Credit: Jabari Jacobs
by Paul Attard Music What Would Meek Do?

YBN Nahmir | Visionland

April 8, 2021

Visionland does nothing to disabuse all the clowning and dunking on that has been directed at Nahmir — it’s DOA.

For about a week now, a social media massacre has taken place: YBN Nahmir — whose once budding career was deemed long over until a nearly two-year-old freestyle of his became a huge hit on TikTok — has been mercilessly clowned on for both the perceived quality of his recent output and flopping harder than the piggie who jumped off a 12-story building thinking he could fly. Just quickly browse through any one of Nahmir’s tracks from the past year or so on YouTube, and you’ll be immediately bombarded with trash can and clown emojis, and the occasional sardonic judgment to add salt to the wound. (On “Pop Like This,” which only got 7k views in two hours, most comments rechristen the track to “Flop Like This.”) He, like many other young SoundCloud rappers who blew up in 2017, is now forced to come to terms with the fact that his time at the top has ended; “Rubbin Off the Paint,” a catchy, vibrant tune, came out four years ago, in a completely different media environment, one that’s now rewarding authenticity (Pooh Sheisty, NBA Youngboy, and Lil Durk) over pure cap spun by a kid who still wears braces and got famous for spitting bars in a chatroom while playing GTA.

So Nahmir’s tale is a cautionary one, and the release of his debut album Visionland is being proclaimed as the final nail in his coffin; even someone like Lil Yachty, who’s been struggling with commercial viability for the past half-decade or so and preaches positivity, has himself taken part in the schadenfreude. However, most of this negative feedback is being pointed in one direction: “Soul Train,” which is currently rocking a staggering 133k dislikes to 14k likes on YouTube. It’s Nahmir’s self-described “simp song,” and has him singing in auto-tune over some nondescript, poorly-mixed soul instrumental and repeating lines like “I gotta stay focused” eight times in the span of 10 seconds; it’s as flagrantly embarrassing as advertised, not helped at all by the fact that Nahmir’s vocal abilities are in the same talent range as IceJJFish.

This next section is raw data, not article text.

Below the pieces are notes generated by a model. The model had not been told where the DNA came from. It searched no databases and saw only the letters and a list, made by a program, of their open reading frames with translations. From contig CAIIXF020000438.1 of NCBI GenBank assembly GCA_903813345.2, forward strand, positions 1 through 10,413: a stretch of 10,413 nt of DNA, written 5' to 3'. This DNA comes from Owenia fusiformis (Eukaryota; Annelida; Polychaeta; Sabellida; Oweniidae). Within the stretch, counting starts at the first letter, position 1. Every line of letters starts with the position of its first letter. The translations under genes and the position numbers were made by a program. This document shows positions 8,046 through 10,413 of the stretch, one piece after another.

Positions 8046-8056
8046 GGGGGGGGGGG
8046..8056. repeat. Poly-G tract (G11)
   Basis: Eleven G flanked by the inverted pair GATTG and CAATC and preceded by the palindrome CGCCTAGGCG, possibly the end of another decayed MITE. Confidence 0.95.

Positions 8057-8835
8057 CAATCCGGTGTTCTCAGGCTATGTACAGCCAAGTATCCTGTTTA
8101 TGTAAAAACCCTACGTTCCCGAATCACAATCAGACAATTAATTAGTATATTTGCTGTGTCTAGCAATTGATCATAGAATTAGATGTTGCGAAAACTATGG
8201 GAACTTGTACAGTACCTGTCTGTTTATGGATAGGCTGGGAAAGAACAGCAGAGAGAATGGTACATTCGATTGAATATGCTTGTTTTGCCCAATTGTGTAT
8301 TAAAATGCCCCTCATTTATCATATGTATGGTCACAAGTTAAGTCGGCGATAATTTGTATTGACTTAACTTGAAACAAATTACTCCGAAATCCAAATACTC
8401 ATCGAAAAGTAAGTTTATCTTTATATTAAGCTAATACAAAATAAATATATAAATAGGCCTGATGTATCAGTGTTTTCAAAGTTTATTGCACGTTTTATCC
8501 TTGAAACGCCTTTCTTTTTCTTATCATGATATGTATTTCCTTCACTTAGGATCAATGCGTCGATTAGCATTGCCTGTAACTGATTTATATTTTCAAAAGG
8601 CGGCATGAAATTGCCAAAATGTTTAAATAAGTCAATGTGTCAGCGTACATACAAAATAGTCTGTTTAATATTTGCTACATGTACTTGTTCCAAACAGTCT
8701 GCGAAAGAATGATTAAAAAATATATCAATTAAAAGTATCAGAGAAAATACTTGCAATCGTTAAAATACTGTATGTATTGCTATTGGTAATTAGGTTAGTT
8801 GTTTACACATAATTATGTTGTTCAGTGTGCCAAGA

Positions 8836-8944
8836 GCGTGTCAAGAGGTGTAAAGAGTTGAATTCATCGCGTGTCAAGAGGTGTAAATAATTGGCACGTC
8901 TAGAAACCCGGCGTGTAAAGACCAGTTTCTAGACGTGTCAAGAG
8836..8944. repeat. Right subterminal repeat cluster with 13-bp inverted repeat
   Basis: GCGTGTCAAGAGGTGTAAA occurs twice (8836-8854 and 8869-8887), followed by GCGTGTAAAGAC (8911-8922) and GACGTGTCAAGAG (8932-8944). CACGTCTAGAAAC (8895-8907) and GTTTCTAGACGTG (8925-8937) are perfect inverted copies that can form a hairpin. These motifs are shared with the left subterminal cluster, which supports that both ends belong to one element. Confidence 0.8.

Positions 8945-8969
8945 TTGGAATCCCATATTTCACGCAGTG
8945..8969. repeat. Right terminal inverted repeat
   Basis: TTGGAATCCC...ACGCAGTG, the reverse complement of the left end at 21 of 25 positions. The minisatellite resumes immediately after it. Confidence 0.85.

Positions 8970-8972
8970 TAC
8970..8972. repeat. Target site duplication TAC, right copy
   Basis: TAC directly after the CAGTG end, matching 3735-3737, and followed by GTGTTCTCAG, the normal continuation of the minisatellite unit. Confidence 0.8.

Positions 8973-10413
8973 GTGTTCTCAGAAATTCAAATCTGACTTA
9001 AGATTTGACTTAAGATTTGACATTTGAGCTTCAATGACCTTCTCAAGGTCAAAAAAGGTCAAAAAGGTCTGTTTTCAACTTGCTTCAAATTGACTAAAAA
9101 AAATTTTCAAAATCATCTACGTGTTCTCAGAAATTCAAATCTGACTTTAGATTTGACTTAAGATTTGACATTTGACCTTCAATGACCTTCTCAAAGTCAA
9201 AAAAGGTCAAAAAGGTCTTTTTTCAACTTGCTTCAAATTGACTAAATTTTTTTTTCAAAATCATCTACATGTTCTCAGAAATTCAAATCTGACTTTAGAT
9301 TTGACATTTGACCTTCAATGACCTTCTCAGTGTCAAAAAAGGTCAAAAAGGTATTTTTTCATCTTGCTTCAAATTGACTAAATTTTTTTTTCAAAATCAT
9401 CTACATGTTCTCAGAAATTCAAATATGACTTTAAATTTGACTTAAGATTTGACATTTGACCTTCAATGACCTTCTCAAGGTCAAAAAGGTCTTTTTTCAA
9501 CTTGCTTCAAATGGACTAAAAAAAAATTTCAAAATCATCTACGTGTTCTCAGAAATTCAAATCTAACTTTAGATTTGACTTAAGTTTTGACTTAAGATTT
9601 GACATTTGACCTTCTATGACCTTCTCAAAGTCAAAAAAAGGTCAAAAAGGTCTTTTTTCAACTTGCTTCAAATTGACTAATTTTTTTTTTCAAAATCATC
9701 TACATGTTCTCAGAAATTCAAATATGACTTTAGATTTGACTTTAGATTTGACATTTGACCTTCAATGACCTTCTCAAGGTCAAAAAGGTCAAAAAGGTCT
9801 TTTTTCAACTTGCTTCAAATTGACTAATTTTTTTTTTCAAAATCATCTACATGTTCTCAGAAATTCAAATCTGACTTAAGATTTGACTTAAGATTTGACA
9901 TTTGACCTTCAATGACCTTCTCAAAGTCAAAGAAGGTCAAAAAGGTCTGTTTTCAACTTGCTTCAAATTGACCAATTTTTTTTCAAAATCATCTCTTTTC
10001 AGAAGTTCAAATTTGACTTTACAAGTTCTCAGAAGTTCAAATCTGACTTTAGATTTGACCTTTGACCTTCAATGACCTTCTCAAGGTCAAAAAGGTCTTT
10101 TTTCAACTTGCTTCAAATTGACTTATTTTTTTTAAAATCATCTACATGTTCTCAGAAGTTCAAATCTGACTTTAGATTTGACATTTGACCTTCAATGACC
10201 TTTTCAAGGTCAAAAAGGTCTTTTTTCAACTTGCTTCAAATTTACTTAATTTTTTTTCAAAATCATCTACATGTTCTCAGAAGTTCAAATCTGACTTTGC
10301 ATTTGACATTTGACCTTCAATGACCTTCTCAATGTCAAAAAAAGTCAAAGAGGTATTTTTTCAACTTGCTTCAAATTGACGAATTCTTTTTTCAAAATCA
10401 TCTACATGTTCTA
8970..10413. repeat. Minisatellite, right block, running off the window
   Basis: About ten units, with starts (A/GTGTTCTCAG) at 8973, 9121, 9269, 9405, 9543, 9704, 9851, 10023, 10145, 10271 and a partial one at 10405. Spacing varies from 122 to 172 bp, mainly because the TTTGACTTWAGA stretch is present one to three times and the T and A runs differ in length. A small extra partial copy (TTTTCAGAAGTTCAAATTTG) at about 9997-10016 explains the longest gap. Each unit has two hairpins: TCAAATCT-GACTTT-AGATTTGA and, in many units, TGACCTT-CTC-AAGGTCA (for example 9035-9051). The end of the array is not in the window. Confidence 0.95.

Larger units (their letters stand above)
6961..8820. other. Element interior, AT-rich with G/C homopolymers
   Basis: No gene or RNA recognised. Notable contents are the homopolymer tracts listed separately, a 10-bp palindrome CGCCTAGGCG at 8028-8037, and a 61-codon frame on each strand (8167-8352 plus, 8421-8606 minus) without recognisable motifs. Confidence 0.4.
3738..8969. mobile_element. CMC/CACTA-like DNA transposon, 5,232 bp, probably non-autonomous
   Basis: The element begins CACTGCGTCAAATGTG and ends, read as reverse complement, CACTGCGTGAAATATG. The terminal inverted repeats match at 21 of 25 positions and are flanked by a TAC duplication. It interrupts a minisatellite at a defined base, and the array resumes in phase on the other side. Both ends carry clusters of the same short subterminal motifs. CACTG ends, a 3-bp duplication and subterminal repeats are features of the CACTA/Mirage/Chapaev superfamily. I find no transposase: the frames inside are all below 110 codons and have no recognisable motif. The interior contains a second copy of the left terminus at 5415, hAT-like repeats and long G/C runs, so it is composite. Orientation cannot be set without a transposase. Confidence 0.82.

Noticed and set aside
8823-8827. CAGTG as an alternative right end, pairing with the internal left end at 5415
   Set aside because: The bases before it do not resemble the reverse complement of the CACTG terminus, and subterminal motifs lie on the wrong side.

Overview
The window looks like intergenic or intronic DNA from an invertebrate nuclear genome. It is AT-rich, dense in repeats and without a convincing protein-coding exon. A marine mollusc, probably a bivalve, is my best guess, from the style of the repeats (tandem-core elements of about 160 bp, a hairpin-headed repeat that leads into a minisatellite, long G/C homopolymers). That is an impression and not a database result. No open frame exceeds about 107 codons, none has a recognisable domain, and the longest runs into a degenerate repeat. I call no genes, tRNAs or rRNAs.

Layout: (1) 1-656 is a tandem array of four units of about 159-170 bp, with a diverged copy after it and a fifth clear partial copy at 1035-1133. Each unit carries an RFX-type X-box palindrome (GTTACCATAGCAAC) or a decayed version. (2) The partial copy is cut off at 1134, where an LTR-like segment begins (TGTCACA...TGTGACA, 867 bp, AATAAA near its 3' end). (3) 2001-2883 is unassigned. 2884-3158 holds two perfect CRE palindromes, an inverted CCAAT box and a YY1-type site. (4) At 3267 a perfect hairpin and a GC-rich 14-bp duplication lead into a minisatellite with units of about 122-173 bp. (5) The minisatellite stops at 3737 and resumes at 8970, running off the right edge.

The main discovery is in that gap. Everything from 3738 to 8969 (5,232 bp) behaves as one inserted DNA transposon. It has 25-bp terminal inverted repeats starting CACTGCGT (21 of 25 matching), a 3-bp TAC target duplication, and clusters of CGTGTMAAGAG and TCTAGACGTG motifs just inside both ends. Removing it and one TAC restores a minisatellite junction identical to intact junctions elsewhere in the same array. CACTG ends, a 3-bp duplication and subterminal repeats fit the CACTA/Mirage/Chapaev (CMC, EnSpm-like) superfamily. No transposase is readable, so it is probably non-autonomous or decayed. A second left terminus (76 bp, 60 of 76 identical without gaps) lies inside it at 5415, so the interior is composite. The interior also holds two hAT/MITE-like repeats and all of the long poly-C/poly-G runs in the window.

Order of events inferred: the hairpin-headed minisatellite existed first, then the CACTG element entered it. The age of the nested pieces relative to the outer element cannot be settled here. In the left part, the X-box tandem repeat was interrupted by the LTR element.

But that’s only one track of the 20 that comprise Visionland, and it would be dismissive to write off the whole project on the basis of one massive blemish. Truth be told though, this is one of the more memorable tracks that Nahmir has assembled for the album, albeit due to how ridiculous the results are — which has to be the biggest backhanded compliment one could muster for something like this. The other is “Wake Up,” which reuses a Minecraft melody and has a chorus built around the phrase “wake up get my dick sucked,” and is pretty funny once you get past how deeply stupid the ordeal is. Prime cuts like “Regardless” and “Get it Crackin” are dexterous enough and find inventive ways to best utilize their talent’s vacillating delivery and high-pitched cadence, but are sloppily structured and feature some rather colorless production. “Belgium” tries its hand at some slowed-down, hyphy-styled storytelling, and feels like one of the few songs here where there was something resembling a gameplan going in.

Everything else — specifically the run from “Fast Car Music” to “WooWAM” — is about as faceless as contemporary trap gets: limited lyrical ideas (getting head and hating the opps, with references to a “pocket rocket” on three separate occasions); big-money features (G-Eazy and Offset on “2 Seater,” bored out of their minds; G Herbo and SOB x RBE’s cagey DaBoii on “Politics,” are a little more engaged); and cheap beats that sound like they were purchased from Airbit (“Make A Wish”). A clear E-40 influence can be heard in Nahmir’s intonations and timbre throughout (the Bay legend even makes an appearance at one point), but missing here is any sense of vitality or passion in his voice; he comes off as content with doing the bare minimum, and if that’s sadly the case, then Twitter might be right. Somebody, please call the coroner, because this shit is dead on arrival.

Published as part of Album Roundup — March 2021 | Part 2.